How to 'start' or 'play' a curve asset in C++
Hello all! I was wondering how it would be possible to start a curve asset in C++. Thanks!
asked Mar 16 '16 at 03:40 AM in C++ Programming
Zip attached with code - you'd need to replace the Errorf with a standard UE_LOG and change headers to use in your project.
Here's a little wrapper:
[Edit] Will attach blueprint image in a second, just upgraded to the latest preview and building new shaders.... [Edit2] Here's the blueprint - You could set this up in a simpler fashion, in my case I wanted to allow blueprints to be able to choose different curves for the C++ to use based on their author's logic. I would assume you could place a spline directly in an actor as a UPROPERTY.
Probably a better way to do this but I created a curve actor type with functions grabbing length, position or tangent at time.
These functions are tagged blueprintimplementableevent and implemented in blueprint.
In my case these actors register themselves in a c++ map in begin play (and remove themselves in endplay) allowing c++ to find an editor authored curve by name. This allows for curves streaming in/out with levels.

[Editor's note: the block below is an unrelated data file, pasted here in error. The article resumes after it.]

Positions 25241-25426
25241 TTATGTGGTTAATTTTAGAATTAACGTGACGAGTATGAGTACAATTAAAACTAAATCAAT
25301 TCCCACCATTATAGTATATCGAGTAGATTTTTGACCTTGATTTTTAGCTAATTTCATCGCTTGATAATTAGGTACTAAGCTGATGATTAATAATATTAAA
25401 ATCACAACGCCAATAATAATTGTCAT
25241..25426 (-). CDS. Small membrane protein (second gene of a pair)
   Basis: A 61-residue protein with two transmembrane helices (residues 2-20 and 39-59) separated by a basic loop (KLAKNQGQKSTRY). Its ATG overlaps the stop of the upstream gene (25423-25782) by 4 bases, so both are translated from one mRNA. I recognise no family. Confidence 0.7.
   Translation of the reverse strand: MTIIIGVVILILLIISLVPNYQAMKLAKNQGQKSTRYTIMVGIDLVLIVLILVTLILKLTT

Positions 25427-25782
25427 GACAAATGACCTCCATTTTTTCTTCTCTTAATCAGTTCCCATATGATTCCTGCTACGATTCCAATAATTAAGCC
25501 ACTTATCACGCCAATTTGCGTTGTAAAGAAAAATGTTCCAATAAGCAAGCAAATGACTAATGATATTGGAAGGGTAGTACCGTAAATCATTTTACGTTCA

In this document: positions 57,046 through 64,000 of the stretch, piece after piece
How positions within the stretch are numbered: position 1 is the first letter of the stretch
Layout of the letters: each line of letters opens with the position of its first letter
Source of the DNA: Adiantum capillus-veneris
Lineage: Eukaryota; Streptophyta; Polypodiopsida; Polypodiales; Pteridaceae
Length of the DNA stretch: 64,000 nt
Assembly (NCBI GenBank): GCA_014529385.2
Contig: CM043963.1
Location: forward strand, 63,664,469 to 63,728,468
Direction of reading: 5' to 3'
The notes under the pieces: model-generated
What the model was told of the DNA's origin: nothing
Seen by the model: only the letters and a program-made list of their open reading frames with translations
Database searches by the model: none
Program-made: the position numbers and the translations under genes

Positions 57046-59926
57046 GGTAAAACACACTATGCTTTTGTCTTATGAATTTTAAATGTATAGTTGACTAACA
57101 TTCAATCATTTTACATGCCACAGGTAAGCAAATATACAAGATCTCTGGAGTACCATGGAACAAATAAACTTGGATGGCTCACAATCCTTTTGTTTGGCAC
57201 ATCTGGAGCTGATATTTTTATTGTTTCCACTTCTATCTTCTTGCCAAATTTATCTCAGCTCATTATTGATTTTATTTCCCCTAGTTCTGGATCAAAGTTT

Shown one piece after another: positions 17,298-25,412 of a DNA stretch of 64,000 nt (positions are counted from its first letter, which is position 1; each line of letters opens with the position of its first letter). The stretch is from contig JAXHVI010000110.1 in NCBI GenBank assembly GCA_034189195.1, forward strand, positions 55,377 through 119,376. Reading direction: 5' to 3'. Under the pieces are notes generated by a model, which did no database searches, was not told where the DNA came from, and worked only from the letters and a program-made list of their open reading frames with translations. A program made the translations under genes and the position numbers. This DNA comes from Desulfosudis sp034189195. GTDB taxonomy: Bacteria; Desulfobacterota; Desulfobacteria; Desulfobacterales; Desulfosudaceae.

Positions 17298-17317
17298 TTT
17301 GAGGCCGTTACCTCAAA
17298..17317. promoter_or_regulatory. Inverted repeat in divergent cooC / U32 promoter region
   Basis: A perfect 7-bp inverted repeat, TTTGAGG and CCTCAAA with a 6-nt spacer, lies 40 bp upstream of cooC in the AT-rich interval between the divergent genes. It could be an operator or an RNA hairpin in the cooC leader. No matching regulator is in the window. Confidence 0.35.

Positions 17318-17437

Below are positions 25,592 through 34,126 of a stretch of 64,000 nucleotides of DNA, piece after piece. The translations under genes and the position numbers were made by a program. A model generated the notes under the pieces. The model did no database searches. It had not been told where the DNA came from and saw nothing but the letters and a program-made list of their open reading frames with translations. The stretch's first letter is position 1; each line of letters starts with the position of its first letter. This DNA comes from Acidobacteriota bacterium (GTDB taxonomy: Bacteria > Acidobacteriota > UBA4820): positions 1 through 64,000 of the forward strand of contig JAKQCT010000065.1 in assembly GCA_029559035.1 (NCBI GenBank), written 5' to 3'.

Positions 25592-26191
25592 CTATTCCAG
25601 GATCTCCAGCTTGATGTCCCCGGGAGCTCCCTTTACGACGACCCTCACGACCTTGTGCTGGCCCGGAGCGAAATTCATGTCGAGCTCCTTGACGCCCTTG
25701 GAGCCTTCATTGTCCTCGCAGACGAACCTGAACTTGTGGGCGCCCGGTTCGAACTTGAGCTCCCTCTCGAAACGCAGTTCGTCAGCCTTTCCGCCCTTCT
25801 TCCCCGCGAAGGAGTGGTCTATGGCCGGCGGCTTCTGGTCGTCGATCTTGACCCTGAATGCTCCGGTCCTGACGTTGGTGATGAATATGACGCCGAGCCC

Clunky but works, didn't take too long to implement.
answered Mar 16 '16 at 02:32 PM
I've been using blueprints since version 4.4ish. A couple of early engine updates needed some rework but overall they've been usable and stable. You can write some fairly complex things in them and overall the power of unreal comes from combining blueprints and the editor for data editing with c++ where needed for either behavior or performance.
The butterfly class is a custom class of mine that I snipped bits of to demonstrate. My prior lost example was more obviously named :(
Given the concepts you're wondering about my advice is to follow tutorials. There are basic tutorials for placing actors in the world, attaching blueprint behaviors and creating custom c++ classes to further develop behaviors. A few hours spent following these tutorials and exploring the example content provided in the engine will give you a more solid understanding of the engine to build on before you try implementing something of your own.
Topics to look at:
answered Mar 18 '16 at 05:39 PM
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